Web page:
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Multiple sclerosis

Multiple sclerosis is a chronic inflammatory disorder characterised by plaques of demyelination in central nervous system that cause neurological symptoms and disability.

Types of MS

  • Relapsing-remitting (85%): intermittent relapses with subsequent total or partial recovery
  • Primary progressive (15%): sustained, progressive disability from the start
  • Secondary progressive: 65% of people with relapsing-remitting MS will develop secondary progressive MS with sustained, progressive disability

Clinical features

Any part of central nervous system can be affected but common deficits include:

  • Optic nerve: reduced visual acuity, central scotoma
  • Medial longitudinal fasciculus: internuclear ophthalmoplegia (disorder of lateral conjugate gaze)
  • Cerebellum = DANISH
    • Dysdiadochokinesia
    • Ataxia
    • Nystagmus
    • Intention tremor
    • Speech abnormality (slurring/scanning/staccato)
    • Hypotonia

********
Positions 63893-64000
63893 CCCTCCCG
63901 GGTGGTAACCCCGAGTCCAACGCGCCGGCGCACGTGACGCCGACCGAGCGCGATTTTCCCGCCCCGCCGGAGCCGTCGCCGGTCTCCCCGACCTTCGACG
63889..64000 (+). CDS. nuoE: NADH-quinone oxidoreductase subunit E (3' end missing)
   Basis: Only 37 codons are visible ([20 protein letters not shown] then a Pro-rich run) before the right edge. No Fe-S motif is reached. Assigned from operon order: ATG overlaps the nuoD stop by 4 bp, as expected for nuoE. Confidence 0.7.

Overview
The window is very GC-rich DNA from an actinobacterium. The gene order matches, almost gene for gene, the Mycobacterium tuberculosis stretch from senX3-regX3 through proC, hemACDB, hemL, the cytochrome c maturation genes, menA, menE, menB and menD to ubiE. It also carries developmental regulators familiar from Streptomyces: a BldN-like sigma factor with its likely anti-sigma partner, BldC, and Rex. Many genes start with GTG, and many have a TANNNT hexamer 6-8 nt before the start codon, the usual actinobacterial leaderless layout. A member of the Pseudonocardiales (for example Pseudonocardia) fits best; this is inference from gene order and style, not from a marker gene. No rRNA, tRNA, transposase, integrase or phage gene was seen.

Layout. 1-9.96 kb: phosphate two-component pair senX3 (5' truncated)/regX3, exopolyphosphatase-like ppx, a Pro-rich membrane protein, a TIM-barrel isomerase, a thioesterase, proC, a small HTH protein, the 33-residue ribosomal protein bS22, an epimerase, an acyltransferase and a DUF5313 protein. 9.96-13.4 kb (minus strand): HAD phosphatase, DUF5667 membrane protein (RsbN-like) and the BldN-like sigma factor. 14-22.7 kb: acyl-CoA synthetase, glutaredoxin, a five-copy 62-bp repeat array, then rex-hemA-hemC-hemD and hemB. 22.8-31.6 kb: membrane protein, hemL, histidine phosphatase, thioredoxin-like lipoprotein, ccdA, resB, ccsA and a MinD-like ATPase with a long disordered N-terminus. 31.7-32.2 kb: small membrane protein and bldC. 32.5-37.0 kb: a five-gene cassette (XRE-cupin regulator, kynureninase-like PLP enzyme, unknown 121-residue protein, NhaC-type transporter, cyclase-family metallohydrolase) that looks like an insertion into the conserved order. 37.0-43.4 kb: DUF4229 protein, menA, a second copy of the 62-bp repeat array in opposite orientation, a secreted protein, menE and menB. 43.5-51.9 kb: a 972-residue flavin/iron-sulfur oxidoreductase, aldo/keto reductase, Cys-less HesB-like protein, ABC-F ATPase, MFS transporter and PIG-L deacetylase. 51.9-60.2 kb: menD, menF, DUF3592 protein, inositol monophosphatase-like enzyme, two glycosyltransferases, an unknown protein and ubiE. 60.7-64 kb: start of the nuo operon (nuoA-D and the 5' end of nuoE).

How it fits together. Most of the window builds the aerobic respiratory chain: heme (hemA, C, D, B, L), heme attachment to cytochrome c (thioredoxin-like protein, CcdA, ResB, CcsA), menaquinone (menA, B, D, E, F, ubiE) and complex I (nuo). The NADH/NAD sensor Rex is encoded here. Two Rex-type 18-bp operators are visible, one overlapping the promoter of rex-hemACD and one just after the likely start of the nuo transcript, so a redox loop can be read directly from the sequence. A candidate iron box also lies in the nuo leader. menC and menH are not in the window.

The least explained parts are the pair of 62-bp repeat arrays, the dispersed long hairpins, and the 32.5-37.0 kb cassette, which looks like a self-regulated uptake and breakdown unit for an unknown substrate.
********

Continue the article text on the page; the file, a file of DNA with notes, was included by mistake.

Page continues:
• Spinal cord: spastic paraparesis, lower limb sensory loss, urinary symptoms

Investigations

Diagnosis requires demonstration of demyelinating lesions ‘disseminated in time and space’

  • MRI brain/spinal cord: shows demyelination
  • Evoked potentials: may reveal delayed visual/auditory/sensory potentials due to demyelination
  • Cerebrospinal fluid analysis: oligoclonal bands

Management

Management requires a multi-disciplinary approach (including neurologist, specialist nurse, physiotherapist, occupational therapist, GP, speech and language therapist)

Acute relapses

  • Methylprednisolone (IV or oral)

Preventing relapses (disease-modifying agents)

Suitable for some patients depending on type of MS:

  • Monoclonal antibodies: alemtuzumab, natalizumab, ocrelizumab
  • Oral therapies: sphingosine 1-phosphate receptor modulators (e.g. fingolimod, siponimod), teriflunomide
  • Platform injection therapies: glatiramer, β-interferon, fumarates (e.g. dimethyl fumarate)

Symptomatic management

  • Neuropathic pain: tricyclic antidepressants, gabapentin
  • Incontinence: intermittent self-catheterisation for overflow, anticholinergics for urge
  • Spasticity: physiotherapy, baclofen, gabapentin
  • Oscillopsia: gabapentin
  • Fatigue: exercise, diet, amantadine

Try some questions

What is oscillopsia?

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Does multiple sclerosis cause upper or lower motor neuron lesions? Why?

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What is Lhermitte’s sign?

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What are the clinical findings of a internuclear ophthalmoplegia due to a right medial longitudinal fasciculus lesion?

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